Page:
Which of Us Has Looked Into His Father's Heart?
How History Helped Heal My Relationship With My Greatest Generation Father
Posted Jun 19, 2015
“Which of us has looked into his father's heart?” asked Thomas Wolfe in You Can’t Go Home Again. It has been thirty years or more since I read that great American classic. At the time, Wolfe’s novel stirred in me nostalgia for the American small town where I’d been raised, as well as a desire to know my parents—not as “mother” or “father,” but as individuals, with histories of their own. Yet as Wolfe suggests, and as I was to discover, the quest to know one’s father often proves the more difficult undertaking.
Making a physical pilgrimage is one way to “go home again.” Another route back to the past is through psychotherapy, the process whereby we recollect our childhood in order to chart the formations of our subterranean emotional selves. And while in my own analysis my mother proved a significant shaping force, it was always my father that my analyst would circle around to in our sessions. “Your father cast a long shadow over your life,” she said once, cryptically. As her words sank in over time, her meaning grew clearer: how all encompassing my father had been to those around him; how his silent but dominating personality had obscured his children and wife; how he had been the kind of man who was absent while present, and present while absent.
Charismatic, complicated, troubled, a restless man in search of adventure who’d suffered poverty and tragedy in his youth, Joe Carroll had for most of my childhood been steeped in the vapors of alcoholism, away on one of his trips soaring through the sky as an airman, or hard at work tilling the land on the two hundred-acre Missouri farm where my three siblings and I were raised. As my younger brother used to say, Joe was the kind of man who lived like someone in a witness protection program, a man who’d severed his ties with his birthplace, and who had left his mother, sisters, brothers, cousins, and foster parents behind, in Wordsworth’s words in “Tintern Abbey,” “more like a man/Flying from something he dreads, than one/Who sought the thing he loved.”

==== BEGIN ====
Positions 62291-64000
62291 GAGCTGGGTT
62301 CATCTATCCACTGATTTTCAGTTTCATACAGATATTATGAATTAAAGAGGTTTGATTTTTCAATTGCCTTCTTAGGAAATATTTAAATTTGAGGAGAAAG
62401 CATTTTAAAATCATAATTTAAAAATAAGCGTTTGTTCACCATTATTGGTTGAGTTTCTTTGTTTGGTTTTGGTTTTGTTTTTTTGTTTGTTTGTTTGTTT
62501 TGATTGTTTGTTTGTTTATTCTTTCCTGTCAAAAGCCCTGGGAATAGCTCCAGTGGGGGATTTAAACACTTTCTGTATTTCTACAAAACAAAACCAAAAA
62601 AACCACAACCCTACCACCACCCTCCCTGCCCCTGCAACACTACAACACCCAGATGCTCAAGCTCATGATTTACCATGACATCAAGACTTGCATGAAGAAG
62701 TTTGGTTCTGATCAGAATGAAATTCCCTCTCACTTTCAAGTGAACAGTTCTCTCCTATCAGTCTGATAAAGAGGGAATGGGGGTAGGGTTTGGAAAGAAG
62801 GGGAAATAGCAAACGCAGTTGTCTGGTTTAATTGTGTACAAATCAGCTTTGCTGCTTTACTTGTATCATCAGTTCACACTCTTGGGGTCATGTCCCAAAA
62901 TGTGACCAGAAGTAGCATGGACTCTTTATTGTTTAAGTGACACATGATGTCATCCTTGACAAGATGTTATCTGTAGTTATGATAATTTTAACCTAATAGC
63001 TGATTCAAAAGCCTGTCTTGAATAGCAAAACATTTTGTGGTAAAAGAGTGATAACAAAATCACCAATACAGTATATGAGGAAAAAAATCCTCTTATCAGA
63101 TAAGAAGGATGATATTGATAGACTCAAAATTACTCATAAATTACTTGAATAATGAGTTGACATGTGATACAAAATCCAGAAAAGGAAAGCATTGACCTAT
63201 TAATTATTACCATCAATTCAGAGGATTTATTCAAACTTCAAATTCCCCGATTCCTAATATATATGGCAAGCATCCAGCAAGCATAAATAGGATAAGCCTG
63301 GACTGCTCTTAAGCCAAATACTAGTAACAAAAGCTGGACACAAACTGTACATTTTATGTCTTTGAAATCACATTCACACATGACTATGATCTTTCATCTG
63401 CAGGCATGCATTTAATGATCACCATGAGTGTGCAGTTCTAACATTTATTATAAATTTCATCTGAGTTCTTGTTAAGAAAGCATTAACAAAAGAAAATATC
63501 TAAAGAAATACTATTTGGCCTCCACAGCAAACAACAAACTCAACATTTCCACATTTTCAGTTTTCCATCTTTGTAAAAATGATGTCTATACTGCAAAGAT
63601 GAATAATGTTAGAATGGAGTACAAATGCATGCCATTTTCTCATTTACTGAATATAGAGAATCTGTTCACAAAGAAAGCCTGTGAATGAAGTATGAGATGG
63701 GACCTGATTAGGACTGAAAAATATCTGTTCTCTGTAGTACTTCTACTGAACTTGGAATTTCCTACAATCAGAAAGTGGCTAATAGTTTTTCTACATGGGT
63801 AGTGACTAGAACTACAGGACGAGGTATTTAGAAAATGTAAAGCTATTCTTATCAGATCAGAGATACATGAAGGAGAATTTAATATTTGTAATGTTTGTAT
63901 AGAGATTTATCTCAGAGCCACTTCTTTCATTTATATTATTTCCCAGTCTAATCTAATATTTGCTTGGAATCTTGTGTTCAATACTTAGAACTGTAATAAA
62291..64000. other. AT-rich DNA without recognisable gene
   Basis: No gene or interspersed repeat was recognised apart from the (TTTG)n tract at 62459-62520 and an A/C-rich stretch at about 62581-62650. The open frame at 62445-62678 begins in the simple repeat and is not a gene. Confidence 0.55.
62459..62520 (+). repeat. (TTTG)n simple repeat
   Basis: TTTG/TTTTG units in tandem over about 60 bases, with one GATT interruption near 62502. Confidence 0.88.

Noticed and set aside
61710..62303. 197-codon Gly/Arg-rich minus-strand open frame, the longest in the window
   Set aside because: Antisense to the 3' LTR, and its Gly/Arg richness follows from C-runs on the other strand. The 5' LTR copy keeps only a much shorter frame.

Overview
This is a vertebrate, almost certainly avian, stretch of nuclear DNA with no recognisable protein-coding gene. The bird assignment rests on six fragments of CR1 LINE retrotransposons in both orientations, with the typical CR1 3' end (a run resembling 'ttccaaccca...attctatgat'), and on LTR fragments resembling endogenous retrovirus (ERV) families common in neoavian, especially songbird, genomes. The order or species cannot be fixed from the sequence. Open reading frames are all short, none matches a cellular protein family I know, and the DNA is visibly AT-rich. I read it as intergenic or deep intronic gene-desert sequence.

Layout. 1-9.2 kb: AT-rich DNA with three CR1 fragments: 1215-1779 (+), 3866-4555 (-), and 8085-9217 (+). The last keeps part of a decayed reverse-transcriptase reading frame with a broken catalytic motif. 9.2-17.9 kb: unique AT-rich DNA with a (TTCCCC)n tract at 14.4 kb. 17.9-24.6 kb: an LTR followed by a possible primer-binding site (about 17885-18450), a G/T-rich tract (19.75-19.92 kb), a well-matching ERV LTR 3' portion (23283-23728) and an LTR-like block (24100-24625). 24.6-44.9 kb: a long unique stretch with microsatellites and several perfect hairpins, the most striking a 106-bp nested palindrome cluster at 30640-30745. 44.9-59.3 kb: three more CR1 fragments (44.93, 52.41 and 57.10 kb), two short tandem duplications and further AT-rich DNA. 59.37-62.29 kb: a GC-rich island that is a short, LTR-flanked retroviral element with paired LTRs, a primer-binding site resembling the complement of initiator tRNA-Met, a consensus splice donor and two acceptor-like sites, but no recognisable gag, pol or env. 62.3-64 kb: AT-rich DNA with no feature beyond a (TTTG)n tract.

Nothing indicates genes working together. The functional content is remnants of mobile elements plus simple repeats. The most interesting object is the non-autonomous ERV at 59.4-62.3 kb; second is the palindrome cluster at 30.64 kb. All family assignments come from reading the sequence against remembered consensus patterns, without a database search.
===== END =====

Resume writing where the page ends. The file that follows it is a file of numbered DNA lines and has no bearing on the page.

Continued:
Joe’s eccentric life as both a flier and a farmer may have set him apart from other fathers of that time. But in all the ways he was unknowable and unreachable, his character was cast in the same mold as the greatest generation—that clan of stubborn men to whom the inner world of emotions was illegible, and who lacked access to the psychological translators that their children later benefited from. This silent, inaccessible father of the fifties and sixties, brimming with unspoken words and feelings, remains the iconic paternal image of that era. To a greater or lesser degree, I’ve come to think, these fathers form one of the weakest links in the continuity of American family life.
Indeed my father, explains Italian analyst Luigi Zoja, was not alone, but “belongs to a lost generation of men who weren’t able to transform themselves into fathers. And because of that, they were depressed.” Sadly today, he continues, the absent father is itself an image of a contemporary paternal archetype. This, he says, is the all-too-familiar weak father who, although unafraid to go to work or war, refuses to engage in his relationships. The silence of these fathers, he writes in The Father, “deafens the analyst’s studio. Every day, patients reprove their father for not having expressed themselves; for not having explained and defended their own points of view; for having been present but silent, for having offered no response to children or mothers.” (1)
Yet however little we have to go on, or however present or absent he was, each “father story” carries a piece of our personal as well as cultural identity. The years I spent in analysis yielded precious insight into my paternal legacy as the daughter of an alcoholic. But it wasn’t until after Joe had died, and I began to research the times he grew up in, and to imagine for myself the larger events that had shaped him as a youth, that I began to glimpse the greater mosaic into which the small stone of his life had been set.